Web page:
Young and old
In 2014, PCs and laptops were still the main devices that people used to visit websites. Today, it's a different story. The average internet user visits 287 websites a month, is rarely off line and uses sixty different apps. Although that may sound like a young person's lifestyle, it is actually older people whose internet use -- especially mobile internet use -- is growing most. In 2014, only 32 per cent of over-65s accessed the internet using smartphones; now the figure is 70 per cent.
Government services less popular with smartphone users
In other words, today's internet user is a smartphone user. However, the government hasn't yet aligned its offering with that development. Most people visiting government websites still do so from PCs and laptops. The reason being that smartphone users expect to find what they want within two minutes. And it takes twice as long to get what you want from a government website as from an average site.
Following the app trend
That prompts the question: is smartphone delivery of government services actually viable? Can smartphones be used for time-intensive tasks? The answer is 'yes'. However, for tasks like that, users prefer apps. App development has rich potential for government agencies: with smartphone users devoting more and more time to apps, they are the obvious medium for delivering complex services. That's why private-sector organisations are fighting so hard to get their icons on smartphone screens. However, the public sector lags well behind. Numerous individual shopping, banking and marketplace apps have a bigger reach than all government apps put together.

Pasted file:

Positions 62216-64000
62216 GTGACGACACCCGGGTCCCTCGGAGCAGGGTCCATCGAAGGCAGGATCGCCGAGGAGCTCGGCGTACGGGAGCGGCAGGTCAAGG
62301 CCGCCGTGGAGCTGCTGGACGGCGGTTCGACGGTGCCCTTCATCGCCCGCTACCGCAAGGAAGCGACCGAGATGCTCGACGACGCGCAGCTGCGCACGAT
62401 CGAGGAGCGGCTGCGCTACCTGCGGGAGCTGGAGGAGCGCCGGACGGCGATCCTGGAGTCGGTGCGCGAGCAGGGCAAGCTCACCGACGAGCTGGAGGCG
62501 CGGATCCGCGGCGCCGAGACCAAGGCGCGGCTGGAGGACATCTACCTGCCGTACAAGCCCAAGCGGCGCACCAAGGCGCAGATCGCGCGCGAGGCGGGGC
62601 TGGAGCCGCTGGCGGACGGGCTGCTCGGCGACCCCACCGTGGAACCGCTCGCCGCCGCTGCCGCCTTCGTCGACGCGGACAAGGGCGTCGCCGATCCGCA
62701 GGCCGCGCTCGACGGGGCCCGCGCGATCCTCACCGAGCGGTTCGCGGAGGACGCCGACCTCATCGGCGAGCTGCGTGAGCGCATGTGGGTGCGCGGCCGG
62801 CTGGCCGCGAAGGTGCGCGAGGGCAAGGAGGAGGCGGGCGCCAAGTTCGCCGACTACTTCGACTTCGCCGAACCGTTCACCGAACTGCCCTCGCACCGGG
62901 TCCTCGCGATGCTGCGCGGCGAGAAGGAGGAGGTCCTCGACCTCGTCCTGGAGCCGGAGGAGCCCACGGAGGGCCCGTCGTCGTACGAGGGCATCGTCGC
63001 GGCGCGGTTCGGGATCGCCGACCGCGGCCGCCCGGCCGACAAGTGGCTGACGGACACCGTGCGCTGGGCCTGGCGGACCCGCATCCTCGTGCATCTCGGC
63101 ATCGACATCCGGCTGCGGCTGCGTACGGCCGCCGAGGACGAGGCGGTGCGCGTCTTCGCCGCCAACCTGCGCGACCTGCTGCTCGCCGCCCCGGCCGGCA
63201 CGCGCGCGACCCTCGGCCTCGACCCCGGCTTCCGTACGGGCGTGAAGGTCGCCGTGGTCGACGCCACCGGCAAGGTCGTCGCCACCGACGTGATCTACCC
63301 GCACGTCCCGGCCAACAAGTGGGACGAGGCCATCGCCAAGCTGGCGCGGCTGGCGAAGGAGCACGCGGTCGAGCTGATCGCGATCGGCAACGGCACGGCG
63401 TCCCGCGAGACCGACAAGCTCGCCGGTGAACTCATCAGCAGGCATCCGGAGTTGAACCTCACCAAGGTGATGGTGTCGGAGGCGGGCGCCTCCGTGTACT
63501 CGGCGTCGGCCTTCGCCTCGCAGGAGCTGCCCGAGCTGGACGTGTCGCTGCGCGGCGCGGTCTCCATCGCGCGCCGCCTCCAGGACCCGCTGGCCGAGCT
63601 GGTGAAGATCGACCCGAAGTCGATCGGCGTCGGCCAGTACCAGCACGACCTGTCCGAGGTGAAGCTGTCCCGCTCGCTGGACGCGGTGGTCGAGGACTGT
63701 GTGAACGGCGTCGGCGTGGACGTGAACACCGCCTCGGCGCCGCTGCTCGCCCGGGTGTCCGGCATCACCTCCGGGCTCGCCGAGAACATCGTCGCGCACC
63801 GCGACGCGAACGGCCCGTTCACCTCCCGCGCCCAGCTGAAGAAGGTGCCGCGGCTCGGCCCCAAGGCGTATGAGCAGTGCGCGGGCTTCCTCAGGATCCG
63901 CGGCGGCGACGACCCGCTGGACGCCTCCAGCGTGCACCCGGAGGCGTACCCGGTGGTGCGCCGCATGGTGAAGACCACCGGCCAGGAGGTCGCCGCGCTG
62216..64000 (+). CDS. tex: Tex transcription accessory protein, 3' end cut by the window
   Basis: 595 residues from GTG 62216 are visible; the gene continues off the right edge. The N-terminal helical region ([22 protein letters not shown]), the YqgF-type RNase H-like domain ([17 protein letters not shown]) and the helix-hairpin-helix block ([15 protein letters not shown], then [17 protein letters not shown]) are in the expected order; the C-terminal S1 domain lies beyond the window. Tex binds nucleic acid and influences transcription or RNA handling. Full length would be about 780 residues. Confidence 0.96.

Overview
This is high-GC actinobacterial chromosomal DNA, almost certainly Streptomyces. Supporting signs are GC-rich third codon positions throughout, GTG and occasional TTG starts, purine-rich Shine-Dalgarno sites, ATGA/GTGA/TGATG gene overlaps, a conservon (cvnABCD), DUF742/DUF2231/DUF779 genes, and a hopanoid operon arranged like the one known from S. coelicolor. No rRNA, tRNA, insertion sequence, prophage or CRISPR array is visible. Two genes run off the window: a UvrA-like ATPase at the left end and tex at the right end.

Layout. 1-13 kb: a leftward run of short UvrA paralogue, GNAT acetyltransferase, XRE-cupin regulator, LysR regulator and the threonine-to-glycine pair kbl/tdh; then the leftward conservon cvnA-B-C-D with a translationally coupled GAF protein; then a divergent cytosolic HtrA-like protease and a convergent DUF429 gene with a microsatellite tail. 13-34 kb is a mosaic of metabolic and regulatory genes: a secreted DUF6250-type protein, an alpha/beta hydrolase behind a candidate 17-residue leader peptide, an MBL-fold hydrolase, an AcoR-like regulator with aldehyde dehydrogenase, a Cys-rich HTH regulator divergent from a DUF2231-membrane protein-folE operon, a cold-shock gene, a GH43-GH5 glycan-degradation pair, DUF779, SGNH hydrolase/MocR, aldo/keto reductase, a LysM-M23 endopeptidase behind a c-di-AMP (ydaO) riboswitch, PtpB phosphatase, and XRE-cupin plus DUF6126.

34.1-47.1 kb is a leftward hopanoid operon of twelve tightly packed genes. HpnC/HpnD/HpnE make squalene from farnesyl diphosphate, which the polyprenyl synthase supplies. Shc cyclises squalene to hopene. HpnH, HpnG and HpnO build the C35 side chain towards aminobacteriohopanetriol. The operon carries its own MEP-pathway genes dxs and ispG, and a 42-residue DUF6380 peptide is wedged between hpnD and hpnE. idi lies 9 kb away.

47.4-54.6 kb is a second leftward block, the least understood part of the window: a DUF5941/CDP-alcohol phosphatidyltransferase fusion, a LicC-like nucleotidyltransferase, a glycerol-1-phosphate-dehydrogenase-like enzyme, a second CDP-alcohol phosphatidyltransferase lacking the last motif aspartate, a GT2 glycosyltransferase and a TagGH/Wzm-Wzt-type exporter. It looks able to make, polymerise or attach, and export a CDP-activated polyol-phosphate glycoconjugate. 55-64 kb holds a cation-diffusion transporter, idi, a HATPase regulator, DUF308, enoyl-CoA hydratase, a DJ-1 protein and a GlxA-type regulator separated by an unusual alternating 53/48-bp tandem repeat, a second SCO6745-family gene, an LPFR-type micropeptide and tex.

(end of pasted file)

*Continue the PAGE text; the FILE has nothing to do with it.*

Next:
|All government apps||15.9%|
|DigID (ID app)||7.9%|
|Afvalwijzer (waste advice app)||5.2%|
|Burgernet (neighbourhood security app)||1.8%|
|For comparison: Bol.com||18%|
Websites: use authority
Government agencies would also do well to build on their strengths. By their nature, government websites have an inherent authority. And authority is the key to being found on the internet. Search engine optimisation is therefore vital for government sites. It's not merely a 'nice-to-have'. When disaster strikes or problems arise, citizens turn to the internet for information, for reliable sources of help and support. So the government should be doing all it can to make sure that its sites feature prominently at the top of the search results.
|Site||% via Google|
|2||rdw.nl (vehicle registration)||34%|
|3||rivm.nl (environmental research)||32%|
|4||belastingdienst.nl (tax authority)||30%|
|5||government internet platform||30%|
|All government websites (average)||15%|
Open standards and security
Finally, there is the issue of security. Security and authority are inseparably linked. The government should be setting a good example to drive the adoption of open security standards. One quick win would be to use EV certificates for applicant ID verification, for instance. By making such security features the norm on official sites, the government would also be helping users to tell them apart from fake sites.
The full Trends in Internet Use report will be published on 29 November. To get a copy, simply mail 'Rapport' to firstname.lastname@example.org.